Our paper describing an antagonistic relationship between the APC/C cell cycle ligase, and the DUB Cezanne, is out in EMBO! Congrats Thomas.
News & Pics
Allie attended the UNC Grad School Graduation Ceremony on Saturday May 12, 2018 in the Dean Smith Center. Also, it was Mike's first "hooding ceremony", evident in the poor job he did trying to "hood" Allie on stage! Congrats again Allie.
Today was a big day in the lab. Our first graduate student, Allie Mills, successfully defended her dissertation to the Department of Pharmacology. She delivered a fantastic seminar to all of those in attendance. Congrats Allie and great job.
Great job Anthony for being awarded "Best Poster" at the 2017 UNC Lineberger Cancer Center scientific retreat.
Congratulations to Raj Choudhury on winning the UNC Lineberger Cancer Center Pagano Award in recognition of your paper describing a ubiquitin signaling circuit involved in regulation cell cycle entry. Read Raj's paper here.
In this exciting study, featured as the journals cover article, Allie established a novel connection between NUSAP1, a microtubule binding protein and substrate of the ubiquitin system, and a mitotic SUMO ligase. Read her article here
A long standing question is how the oncogenic kinase AKT promotes cell cycle progression. This study shows that Cyclin F, a non-canonical Cyclin, and substrate receptor for the SCF family of ubiquitin ligases, is a bona fide AKT substrate. This connects oncogenic AKT signaling, which is recurrently activated in many cancers, to control of the core cell cycle oscillator. This study was a collaboration with out colleagues at UNC in the Liu lab. Read about it here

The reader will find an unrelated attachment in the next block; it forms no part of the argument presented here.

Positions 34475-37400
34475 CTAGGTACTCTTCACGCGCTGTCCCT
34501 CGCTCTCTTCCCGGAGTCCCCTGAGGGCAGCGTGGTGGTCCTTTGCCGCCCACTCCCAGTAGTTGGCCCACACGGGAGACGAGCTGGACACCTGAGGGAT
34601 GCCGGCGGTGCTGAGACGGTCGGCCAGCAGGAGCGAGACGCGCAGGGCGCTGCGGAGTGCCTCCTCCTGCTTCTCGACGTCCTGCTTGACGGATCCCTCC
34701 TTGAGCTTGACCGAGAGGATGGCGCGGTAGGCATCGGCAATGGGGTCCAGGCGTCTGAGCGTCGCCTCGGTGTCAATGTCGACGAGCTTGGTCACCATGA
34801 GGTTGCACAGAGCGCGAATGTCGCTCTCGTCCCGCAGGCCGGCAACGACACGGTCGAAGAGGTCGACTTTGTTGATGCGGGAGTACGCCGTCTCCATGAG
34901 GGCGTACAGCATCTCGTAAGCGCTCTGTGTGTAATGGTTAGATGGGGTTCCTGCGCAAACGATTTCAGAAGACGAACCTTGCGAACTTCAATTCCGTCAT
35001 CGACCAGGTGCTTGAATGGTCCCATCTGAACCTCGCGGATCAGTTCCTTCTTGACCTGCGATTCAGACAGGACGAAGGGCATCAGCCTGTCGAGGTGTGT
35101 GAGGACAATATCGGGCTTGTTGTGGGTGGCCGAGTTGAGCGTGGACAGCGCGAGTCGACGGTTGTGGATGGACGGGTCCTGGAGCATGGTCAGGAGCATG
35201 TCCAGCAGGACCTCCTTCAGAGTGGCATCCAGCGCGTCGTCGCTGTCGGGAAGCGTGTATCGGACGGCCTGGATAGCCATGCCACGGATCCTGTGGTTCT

This paper describes a paradoxical relationship between the cell cycle transcription factor FoxM1 and a Cul4-based ubiquitin ligase. FoxM1 is recurrently activated in aggressive breast and ovarian cancers, and this study shows that VprBP, a substrate receptor for Cul4, controls both the degradation and activation of FoxM1. Moreover, we showed that VprBP is overexpressed in high-grade serous ovarian tumors, potentially contributing to FoxM1 activation in malignancy. This study was a collaborative efforts with our colleauges at UNC, in the Bowers and Bae-Jump labs. Read more here.